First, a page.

Is it Bad To Workout Fasted? Everything You Need to Know

Whether it be a personal preference, or maybe life gets in the way and getting your “proper” meals in at the right times just doesn’t work out, some individuals may find themselves working out without any pre-workout meals.

In the bodybuilding and powerlifting communities, working out fasted is often looked down upon just because of the lack of stored energy and carb intake for fueling your workout, but with more research, what does the science say?

Whether you are here looking to build muscle or lose weight, in this article, we will answer whether working out fast is good or bad.

Is it Bad to Workout Fasted?

Is it Bad To Workout Fasted?

Synonymous with current research, working out fasted increases fat loss and increases the state of lipolysis in adipose tissue, while stimulating the process of fat oxidation. For weight loss, it is great, for building muscle, not so much.

Research from Open Acess J Sports Med, done in early 2020 shows that for individuals that are looking to lose weight, working out fast is a great way to reach their goal. Now, this applies to one portion of their testing.

For those who are not working out in high-intensity sessions, this is a great method for losing fat and benefiting even therapeutic elements. If you are an individual who considers their workout as a non-athlete level workout, working out fasted is great!

However, if you are an athlete and perform high-intensity workouts, the study shows that not only does the science show that you will NOT get the same fat oxidating benefits of those who have a less intense workout, but you will reduce your endurance overall.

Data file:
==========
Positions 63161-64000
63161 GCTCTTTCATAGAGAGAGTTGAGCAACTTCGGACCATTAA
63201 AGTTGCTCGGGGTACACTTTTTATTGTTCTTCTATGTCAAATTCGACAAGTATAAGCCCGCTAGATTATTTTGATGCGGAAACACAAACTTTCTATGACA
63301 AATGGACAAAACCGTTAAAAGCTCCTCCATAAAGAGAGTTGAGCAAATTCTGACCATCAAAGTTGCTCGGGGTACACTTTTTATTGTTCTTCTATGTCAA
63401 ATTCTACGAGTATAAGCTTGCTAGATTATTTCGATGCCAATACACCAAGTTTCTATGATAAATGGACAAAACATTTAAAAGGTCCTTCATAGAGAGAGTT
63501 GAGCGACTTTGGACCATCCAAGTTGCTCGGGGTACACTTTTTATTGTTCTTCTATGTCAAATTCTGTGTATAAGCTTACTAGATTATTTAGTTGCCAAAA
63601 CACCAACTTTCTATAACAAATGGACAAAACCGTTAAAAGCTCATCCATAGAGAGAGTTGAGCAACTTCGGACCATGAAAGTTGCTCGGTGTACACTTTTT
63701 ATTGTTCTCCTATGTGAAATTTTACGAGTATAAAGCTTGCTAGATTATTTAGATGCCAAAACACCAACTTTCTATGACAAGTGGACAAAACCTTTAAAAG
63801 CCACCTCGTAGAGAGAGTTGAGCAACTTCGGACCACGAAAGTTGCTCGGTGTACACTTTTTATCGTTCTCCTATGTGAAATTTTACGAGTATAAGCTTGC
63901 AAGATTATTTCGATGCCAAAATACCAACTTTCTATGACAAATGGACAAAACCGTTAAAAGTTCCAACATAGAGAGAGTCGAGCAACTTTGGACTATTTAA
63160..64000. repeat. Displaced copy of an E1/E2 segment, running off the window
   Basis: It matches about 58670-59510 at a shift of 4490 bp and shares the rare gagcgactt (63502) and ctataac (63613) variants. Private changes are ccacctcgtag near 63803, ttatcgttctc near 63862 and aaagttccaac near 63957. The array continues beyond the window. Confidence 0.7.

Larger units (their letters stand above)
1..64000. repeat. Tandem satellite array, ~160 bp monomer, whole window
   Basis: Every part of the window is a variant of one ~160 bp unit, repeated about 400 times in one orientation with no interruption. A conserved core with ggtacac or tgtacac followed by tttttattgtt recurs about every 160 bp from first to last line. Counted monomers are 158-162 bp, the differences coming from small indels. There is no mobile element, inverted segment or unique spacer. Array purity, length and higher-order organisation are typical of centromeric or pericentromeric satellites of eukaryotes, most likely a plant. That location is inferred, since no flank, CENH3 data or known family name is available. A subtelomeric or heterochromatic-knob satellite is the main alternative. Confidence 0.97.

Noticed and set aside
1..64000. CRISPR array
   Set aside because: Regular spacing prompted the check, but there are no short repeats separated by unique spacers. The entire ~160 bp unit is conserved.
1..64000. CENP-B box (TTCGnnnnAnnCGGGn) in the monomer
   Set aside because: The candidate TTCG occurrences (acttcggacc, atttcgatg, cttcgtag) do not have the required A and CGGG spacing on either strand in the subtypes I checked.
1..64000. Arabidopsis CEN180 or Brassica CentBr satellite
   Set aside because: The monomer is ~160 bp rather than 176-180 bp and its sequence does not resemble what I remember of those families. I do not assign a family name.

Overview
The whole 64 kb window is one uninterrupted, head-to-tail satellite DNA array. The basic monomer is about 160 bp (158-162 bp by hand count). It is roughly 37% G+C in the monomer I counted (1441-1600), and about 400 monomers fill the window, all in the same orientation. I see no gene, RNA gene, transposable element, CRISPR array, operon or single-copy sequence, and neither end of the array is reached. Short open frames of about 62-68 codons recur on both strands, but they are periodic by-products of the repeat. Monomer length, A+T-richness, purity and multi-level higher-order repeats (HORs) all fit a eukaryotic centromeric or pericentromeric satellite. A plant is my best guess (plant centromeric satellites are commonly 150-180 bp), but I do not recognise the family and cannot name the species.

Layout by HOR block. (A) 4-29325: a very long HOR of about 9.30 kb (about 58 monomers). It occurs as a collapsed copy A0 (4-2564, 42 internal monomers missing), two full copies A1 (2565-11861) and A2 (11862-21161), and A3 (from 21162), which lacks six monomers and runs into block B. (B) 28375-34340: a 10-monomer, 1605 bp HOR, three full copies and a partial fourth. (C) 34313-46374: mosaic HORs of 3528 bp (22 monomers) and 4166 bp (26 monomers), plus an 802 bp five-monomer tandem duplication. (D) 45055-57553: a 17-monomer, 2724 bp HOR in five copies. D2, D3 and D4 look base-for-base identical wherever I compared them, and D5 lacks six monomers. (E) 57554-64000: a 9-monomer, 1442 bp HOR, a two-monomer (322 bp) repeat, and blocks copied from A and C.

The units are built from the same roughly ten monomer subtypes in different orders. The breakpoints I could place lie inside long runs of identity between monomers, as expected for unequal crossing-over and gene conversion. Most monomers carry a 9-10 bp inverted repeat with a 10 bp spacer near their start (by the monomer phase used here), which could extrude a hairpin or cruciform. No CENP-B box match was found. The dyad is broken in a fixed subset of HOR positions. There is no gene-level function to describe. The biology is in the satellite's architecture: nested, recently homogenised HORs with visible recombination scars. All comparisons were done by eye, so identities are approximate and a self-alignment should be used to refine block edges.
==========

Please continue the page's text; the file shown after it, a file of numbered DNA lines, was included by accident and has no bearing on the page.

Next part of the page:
Bottom line is that you should not workout fast if you are an athlete and have high-intensity workouts, but if you are planning on losing weight and do not work out in an increased intensity setting, working out fast is a great way to lose weight.

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Can You Still Lift Heavy When Working Out Fasted?

Is it Bad To Workout Fasted?

Technically, yes, if you have the strength built up from years of working out, heavyweight is natural to you. The only issue is that research shows that fasted workouts usually have fat loss benefits and usually are not great for high-intensity workouts.

It is highly recommended to have a pre-workout meal before any heavy lifting gym sessions. A study conducted by Scand J Med Sci Sports in 2018 notes that the individuals that ate a pre-workout meal had a more strength-focused and prolonged workout, while the fasted group had better post-workout circulating benefits that relate to fat loss.

The bottom line is that if you plan to lift heavy, eat a pre-workout meal and you will have more energy and your anabolic window is long after your workout. If you work out fast, keep it light and you will have better post-workout circulation.

Keep a can of energy drink handy, in case you need one!

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Benefits of Working Out Fasted

Working out fasted increased your post-workout circulation for increased fat burning, as well as boosted your fat oxidation process. Not only that, but it also has ties to therapeutic benefits in individuals who practice fasted workouts.

Of course, you do need to make sure that you stay hydrated and remain in a controlled workout environment. Fasted workouts work best for lighter intensity workouts and can exponentially help with fat loss.

Cons of Working Out Fasted

Working out fasting, although has benefits, also has cons depending on what you are doing. Fasted workouts are not good for prolonged workout sessions or high-intensity “athlete level” workouts.

Stay away from heavy lifting and try not to workout for longer than an hour, as that seems to be the dropping-off point for fasted workouts. Keep your workout short and rep-focused.

Not only that but fasted workouts are not recommended for those looking to gain weight or build some serious muscle, as the fasted method will severely reduce your ability to gain size.

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